Those two factors—warm and dry soil—are the basics that combine to form soil that is ready for planting. But if you enjoy bringing a scientific attitude to your gardening (maybe you routinely monitor your garden’s soil pH), a simple soil thermometer can help you determine if the soil temperature is within the range that your particular seed varieties prefer. 

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“As soon as the ground can be worked” plant choices include the following. 

Peas

Peas are wonderfully cold-hardy and can be planted from seeds as long as the soil temperature is above about 40 degrees F and below 70 degrees, basically any time after the ground has thawed. They thrive in cool temperatures and make an excellent early spring crop. Plant them as soon as you can!

If you’d like to experiment, try sowing pea seeds in the fall and allowing them overwinter in the soil. If you time this correctly, the seeds should lay dormant in the soil (it’s OK if they…

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Lexology: Federal Court Dismisses Litigation Challenging U.S. Postal Service’s Use of Facial Recognition and Related Technologies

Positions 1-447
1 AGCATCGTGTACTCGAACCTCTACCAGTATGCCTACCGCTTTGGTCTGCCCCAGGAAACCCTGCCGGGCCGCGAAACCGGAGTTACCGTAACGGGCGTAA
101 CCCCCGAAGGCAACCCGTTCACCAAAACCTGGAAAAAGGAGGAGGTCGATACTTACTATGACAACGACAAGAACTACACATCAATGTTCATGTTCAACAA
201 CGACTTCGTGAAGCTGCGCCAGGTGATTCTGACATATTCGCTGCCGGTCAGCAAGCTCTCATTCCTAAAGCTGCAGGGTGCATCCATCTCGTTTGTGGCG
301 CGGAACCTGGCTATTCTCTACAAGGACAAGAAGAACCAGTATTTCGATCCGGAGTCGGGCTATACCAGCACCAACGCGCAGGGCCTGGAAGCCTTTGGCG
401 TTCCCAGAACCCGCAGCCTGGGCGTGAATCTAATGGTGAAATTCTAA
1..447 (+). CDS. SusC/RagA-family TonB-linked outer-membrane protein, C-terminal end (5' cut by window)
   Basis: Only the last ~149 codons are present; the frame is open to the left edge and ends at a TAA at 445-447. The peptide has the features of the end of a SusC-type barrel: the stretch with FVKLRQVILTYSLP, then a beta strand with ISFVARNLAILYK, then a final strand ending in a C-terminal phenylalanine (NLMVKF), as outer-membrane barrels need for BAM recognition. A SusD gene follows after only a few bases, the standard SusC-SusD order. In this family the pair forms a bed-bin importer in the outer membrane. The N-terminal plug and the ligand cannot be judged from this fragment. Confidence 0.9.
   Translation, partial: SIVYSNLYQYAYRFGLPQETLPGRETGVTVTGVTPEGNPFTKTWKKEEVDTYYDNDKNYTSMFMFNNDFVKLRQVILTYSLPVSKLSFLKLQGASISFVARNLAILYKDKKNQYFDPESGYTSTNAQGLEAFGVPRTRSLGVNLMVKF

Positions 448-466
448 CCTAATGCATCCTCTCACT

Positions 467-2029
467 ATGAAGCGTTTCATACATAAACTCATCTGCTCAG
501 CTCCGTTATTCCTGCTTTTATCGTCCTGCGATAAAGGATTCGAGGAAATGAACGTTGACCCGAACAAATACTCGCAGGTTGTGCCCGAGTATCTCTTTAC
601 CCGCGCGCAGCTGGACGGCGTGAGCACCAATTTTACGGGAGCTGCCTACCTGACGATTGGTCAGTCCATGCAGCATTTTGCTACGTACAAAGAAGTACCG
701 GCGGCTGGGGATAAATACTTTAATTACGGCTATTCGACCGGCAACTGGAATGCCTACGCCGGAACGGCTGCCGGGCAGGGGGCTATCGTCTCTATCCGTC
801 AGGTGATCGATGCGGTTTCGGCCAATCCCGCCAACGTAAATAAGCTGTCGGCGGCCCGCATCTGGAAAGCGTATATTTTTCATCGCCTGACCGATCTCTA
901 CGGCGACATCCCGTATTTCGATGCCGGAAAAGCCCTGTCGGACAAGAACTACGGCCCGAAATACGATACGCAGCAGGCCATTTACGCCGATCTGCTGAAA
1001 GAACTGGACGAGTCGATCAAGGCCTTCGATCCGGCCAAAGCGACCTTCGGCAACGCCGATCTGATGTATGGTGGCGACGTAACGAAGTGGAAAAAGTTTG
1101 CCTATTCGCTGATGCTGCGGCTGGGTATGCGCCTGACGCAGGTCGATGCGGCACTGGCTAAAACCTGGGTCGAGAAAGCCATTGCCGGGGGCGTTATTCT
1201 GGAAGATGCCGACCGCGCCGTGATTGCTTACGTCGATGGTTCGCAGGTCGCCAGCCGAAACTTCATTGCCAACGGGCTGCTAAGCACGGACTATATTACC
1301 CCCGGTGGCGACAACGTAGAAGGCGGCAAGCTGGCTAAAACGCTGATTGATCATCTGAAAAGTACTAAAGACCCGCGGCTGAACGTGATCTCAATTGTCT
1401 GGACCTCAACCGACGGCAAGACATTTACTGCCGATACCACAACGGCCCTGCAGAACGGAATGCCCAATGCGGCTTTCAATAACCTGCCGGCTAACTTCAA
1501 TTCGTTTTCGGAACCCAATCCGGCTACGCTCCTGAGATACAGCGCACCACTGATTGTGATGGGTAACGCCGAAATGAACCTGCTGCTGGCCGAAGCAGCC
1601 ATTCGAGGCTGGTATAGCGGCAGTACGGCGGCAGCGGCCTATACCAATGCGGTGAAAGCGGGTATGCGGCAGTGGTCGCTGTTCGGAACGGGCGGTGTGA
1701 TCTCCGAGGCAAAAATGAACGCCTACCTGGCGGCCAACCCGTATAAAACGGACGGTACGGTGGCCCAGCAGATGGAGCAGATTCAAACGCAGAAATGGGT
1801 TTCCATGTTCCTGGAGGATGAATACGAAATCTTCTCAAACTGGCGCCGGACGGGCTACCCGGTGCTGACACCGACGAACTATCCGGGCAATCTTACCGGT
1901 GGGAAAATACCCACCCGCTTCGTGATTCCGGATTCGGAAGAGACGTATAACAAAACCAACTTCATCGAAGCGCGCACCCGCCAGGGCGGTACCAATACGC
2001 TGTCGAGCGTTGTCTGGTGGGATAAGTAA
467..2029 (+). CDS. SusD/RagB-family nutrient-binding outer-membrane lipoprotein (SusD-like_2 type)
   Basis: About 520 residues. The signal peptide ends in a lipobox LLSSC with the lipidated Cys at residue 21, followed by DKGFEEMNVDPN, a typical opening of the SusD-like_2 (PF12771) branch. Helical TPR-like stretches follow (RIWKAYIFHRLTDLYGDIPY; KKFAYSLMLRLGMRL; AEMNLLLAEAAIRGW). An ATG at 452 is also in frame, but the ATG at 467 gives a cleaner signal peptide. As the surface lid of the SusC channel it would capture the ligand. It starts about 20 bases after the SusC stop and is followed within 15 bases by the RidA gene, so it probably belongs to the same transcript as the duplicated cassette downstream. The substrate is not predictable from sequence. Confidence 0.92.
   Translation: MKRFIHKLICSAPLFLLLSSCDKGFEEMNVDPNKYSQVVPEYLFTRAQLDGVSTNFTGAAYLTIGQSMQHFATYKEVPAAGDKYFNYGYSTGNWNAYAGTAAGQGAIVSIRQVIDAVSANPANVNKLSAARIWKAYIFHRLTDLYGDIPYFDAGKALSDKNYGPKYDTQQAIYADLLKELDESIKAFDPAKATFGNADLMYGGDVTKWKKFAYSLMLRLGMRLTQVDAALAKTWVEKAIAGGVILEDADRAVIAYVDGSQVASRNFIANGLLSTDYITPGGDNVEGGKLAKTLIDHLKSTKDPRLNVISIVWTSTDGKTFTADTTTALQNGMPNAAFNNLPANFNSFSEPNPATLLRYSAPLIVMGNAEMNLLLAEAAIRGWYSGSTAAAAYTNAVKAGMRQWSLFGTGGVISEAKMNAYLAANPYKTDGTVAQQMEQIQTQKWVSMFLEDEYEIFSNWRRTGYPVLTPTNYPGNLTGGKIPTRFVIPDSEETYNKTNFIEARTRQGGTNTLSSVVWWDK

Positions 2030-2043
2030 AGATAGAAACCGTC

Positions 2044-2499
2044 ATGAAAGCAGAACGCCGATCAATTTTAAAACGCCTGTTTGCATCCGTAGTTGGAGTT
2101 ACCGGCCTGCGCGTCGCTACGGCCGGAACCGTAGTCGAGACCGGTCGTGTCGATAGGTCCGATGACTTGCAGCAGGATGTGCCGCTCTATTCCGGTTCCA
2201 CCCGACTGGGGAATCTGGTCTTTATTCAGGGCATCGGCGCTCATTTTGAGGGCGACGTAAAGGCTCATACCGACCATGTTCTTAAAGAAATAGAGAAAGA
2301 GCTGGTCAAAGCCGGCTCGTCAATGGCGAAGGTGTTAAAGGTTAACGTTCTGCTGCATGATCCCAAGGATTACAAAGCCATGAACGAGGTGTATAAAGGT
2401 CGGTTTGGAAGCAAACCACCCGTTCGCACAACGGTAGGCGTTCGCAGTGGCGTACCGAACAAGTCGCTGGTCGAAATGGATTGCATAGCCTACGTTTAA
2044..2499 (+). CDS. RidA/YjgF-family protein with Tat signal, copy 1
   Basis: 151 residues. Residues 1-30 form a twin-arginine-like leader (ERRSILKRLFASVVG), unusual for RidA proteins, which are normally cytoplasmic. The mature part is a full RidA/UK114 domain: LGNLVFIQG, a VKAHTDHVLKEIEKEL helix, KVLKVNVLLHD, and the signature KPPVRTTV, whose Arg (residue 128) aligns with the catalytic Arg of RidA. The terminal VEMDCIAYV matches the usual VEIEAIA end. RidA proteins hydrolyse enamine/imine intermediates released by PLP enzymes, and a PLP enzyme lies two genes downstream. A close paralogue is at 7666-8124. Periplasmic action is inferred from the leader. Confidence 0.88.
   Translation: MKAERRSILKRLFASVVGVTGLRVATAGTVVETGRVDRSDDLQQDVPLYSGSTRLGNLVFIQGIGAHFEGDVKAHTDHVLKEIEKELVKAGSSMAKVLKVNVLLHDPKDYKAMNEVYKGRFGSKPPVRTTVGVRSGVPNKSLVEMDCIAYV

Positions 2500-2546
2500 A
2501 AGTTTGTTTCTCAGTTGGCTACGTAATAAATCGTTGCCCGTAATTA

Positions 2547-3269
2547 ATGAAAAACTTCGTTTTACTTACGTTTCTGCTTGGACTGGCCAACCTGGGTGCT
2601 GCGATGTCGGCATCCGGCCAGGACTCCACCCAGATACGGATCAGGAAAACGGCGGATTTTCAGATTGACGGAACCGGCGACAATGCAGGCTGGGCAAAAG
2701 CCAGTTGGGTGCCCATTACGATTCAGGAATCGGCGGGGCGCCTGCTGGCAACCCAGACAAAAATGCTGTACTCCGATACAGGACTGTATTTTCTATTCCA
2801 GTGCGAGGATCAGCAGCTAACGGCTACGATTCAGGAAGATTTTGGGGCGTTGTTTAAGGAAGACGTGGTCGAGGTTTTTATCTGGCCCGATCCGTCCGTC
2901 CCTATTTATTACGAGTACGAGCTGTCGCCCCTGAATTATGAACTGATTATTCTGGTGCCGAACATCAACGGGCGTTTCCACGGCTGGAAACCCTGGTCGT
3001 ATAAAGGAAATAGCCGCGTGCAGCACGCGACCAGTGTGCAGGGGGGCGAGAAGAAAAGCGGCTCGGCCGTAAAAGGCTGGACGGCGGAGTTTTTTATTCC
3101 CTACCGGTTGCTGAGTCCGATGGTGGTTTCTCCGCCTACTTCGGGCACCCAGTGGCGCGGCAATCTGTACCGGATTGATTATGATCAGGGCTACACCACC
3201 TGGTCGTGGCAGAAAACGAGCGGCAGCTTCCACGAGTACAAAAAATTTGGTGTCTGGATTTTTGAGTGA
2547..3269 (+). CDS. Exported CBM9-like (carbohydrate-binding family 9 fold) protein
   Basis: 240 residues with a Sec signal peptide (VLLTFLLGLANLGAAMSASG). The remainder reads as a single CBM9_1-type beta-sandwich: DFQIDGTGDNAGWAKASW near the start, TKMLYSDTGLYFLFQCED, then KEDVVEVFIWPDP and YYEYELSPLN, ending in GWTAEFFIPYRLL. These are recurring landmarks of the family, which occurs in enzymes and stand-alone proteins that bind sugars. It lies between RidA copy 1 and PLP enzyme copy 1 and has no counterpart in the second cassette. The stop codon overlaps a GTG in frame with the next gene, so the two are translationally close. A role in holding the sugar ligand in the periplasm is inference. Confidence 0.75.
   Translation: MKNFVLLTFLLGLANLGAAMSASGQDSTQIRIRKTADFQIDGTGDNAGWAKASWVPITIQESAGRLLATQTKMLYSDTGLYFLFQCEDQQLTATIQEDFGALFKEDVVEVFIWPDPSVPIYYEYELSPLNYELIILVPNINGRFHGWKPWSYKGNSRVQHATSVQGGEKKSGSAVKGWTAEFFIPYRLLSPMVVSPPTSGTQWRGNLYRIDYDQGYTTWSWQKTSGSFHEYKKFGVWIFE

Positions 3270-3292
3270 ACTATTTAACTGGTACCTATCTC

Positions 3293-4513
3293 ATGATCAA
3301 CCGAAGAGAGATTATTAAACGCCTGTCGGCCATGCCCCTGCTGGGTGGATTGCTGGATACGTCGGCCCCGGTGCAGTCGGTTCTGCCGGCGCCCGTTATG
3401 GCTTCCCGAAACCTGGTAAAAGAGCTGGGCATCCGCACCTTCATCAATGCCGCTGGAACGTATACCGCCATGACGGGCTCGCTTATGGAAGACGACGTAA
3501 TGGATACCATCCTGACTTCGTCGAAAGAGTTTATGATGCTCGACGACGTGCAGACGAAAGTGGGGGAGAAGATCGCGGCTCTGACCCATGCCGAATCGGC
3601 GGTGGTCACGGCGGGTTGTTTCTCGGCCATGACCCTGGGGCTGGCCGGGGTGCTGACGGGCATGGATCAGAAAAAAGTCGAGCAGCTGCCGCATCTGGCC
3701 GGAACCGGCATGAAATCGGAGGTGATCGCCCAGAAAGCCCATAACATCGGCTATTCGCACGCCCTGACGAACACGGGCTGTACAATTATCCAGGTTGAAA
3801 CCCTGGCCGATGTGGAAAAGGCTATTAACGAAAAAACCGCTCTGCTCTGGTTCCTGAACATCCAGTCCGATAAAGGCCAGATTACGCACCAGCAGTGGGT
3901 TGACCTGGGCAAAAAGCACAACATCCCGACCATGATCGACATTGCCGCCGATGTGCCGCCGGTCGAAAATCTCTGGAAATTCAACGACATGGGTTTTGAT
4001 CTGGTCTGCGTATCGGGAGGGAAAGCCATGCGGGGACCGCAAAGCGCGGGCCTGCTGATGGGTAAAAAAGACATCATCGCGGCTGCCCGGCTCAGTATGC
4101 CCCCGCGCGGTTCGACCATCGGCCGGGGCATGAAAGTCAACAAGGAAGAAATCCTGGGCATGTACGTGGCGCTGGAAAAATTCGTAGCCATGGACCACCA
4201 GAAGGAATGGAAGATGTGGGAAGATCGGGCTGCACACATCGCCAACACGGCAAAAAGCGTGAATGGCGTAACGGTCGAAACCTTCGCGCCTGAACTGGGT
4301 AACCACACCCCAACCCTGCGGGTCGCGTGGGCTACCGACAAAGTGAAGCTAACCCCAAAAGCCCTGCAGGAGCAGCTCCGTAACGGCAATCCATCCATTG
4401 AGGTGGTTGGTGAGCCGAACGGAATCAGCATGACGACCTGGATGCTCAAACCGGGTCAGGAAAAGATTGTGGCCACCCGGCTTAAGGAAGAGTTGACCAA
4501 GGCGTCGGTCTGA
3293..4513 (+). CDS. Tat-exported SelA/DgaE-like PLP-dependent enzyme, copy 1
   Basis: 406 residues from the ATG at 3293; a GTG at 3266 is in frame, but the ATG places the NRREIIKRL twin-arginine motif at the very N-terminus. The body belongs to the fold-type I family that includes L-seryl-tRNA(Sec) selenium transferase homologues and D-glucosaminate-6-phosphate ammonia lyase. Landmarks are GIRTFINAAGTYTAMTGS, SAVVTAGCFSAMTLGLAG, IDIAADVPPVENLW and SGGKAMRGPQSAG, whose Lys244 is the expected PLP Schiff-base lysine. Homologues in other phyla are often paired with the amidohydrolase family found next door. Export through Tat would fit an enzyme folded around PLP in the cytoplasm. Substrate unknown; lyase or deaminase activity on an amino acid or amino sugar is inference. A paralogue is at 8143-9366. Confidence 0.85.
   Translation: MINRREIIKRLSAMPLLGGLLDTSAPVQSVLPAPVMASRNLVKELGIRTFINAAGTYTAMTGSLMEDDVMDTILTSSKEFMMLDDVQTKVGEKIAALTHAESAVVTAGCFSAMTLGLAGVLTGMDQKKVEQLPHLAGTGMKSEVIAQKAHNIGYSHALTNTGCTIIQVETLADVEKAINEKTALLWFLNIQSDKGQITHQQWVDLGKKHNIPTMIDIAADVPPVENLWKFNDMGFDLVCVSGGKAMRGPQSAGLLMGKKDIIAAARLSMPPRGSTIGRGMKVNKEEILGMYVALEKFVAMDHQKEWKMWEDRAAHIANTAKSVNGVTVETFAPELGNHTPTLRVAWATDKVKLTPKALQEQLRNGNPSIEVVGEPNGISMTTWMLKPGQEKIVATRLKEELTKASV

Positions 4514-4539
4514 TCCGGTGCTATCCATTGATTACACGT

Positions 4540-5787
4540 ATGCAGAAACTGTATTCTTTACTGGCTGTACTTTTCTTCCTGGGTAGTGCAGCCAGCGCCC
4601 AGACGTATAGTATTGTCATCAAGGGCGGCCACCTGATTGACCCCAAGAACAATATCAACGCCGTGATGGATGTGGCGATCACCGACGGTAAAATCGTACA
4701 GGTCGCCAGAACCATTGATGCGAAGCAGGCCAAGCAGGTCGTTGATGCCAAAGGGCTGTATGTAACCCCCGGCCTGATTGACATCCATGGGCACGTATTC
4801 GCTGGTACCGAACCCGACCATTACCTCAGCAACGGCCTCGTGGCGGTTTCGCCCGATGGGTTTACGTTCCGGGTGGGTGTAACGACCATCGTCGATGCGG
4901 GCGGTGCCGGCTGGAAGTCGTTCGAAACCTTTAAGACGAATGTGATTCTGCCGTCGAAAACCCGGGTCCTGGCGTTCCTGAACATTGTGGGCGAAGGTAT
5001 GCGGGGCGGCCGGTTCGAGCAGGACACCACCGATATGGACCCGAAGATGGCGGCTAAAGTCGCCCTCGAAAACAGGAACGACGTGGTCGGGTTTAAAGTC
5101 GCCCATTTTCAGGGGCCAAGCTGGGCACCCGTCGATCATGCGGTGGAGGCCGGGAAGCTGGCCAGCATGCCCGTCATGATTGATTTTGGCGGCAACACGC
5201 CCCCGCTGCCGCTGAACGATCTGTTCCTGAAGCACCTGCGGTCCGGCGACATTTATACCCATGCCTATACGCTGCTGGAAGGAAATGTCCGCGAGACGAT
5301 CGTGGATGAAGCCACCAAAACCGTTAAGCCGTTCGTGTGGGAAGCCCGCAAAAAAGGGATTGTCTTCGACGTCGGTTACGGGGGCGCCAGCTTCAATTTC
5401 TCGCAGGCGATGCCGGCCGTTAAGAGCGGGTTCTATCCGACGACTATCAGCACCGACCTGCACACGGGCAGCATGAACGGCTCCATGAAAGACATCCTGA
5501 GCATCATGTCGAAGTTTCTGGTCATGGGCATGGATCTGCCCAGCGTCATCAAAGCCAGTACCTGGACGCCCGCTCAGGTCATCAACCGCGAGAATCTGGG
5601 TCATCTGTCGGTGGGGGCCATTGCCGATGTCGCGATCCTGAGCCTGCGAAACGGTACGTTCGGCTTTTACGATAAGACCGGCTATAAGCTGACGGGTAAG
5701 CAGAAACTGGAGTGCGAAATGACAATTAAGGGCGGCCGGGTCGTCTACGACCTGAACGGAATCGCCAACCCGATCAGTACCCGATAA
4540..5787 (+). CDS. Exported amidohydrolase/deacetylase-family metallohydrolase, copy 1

A federal court the end of last week dismissed a litigation challenging the U.S. Postal Service’s (“USPS”) use of facial recognition and related technologies to collect personal data, finding that the group which filed the claims lacked standing. Electronic Privacy Information Center v. United States Postal Service et al., Case No. 1:21-cv-02156 (D.D.C.). As it is anticipated the use of facial recognition and AI will continue to be challenged by plaintiffs and other parties in privacy litigations going forward, the resolution in this particular dispute is relevant for other cases, particularly insofar as government activity in this space is concerned. Read on to learn more.

In August of last year the Electronic Privacy Information Center (“EPIC”) filed on behalf of itself and its members alleging that the USPS failed to comply with the E-Government Act. This law, which was enacted in 2002, was designed to improve the Government’s use of information technology “in a manner consistent with laws regarding protection of personal privacy, national security . . . and other relevant laws.” 116 Stat. 2899, 2901 (2002) (Act), codified at 44 U.S.C. § 3501.

Read more here.